Ten of the 17 members of New Hampshire Gov. Chris Sununu’s (R) diversity and inclusion council have resigned in protest, after the governor signed a new law that restricts how public school teachers and other government employees can talk about racism.
“It should not be taken lightly that nearly every member of the Council that is not part of your administration is resigning today, as we collectively see no path forward with this legislation in place,” the resigning members wrote in their letter to Sununu. The group includes the executive director of the New Hampshire ACLU, educators, doctors and children’s advocates.
State Rep. Jim Maggiore (D) told HuffPost that he voted against the bill because he “could not in good conscience support language restricting the free speech of Granite Staters.” He was one of the 10 council members who quit Tuesday.
Sununu responded to the news by saying that the council had been going through a “transition” anyway after the death of the former chairman, Rogers Johnson, in 2020. Johnson had been president of the Seacoast chapter of the NAACP.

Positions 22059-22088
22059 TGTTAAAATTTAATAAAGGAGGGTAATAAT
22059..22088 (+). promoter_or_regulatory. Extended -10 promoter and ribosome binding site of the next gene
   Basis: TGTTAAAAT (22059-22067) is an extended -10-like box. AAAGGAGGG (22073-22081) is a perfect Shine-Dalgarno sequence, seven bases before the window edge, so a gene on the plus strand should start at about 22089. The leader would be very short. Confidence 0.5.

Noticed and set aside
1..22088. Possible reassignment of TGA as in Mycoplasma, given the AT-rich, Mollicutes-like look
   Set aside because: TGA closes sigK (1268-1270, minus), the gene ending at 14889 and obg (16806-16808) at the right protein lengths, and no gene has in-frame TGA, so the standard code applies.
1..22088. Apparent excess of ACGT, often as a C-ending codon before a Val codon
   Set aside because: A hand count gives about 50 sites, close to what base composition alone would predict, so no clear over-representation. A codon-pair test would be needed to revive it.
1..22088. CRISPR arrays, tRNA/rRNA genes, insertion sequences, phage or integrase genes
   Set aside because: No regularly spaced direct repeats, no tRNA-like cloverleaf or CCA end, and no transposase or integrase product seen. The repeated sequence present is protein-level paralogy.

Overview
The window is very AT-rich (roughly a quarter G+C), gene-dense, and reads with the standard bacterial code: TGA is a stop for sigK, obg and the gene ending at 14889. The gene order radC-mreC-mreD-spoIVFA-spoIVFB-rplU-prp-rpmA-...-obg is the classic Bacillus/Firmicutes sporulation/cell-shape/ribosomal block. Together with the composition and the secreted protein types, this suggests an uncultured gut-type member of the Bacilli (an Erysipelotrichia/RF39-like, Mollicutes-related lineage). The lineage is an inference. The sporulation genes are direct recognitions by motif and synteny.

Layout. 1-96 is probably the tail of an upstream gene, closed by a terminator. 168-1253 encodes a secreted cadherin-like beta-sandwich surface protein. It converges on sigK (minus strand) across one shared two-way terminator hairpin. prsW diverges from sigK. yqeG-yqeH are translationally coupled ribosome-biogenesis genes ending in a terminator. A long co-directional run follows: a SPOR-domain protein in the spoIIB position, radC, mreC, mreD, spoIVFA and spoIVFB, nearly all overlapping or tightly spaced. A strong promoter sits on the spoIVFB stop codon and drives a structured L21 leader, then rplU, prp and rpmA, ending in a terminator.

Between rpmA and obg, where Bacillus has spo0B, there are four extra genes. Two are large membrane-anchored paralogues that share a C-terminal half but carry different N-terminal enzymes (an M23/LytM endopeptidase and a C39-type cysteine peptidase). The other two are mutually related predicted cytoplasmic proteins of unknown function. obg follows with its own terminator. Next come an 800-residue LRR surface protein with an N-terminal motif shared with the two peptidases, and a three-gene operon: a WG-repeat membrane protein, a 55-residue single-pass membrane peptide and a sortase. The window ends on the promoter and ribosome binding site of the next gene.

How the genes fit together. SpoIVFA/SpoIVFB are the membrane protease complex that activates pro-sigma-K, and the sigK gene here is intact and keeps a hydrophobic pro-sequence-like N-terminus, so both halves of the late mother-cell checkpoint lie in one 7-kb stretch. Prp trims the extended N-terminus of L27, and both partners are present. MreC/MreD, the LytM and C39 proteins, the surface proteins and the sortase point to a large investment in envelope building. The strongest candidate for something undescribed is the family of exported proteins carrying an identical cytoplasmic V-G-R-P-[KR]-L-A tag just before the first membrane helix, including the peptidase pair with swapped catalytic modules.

Devon Chaffee, the executive director of the ACLU of New Hampshire ― who resigned from the council ― said she and her organization did not instigate the mass resignation; they were brought into the process later. She also noted that they did not reach out to the state employees on the council, since it would be unfair to put pressure on them to resign.
“Part of the real danger of this bill ― and it may very well be the point of it ― is to cause people to censor themselves in having these important conversations about race because they fear facing a lawsuit,” Chaffee told HuffPost. “What this bill does is it allows individuals in communities to file legal complaints against their local school, or it allows a disgruntled employee who doesn’t want to do an equity training to file a complaint against their employer. It potentially subjects teachers to discipline.”
“That creates an environment of fear ― and we’re already seeing this ― where teachers do not know what they can talk about and what they can’t talk about in the classrooms, and where government employers do not know what they can require their employees to learn and engage in and what they can’t,” she added.
This content was originally published here.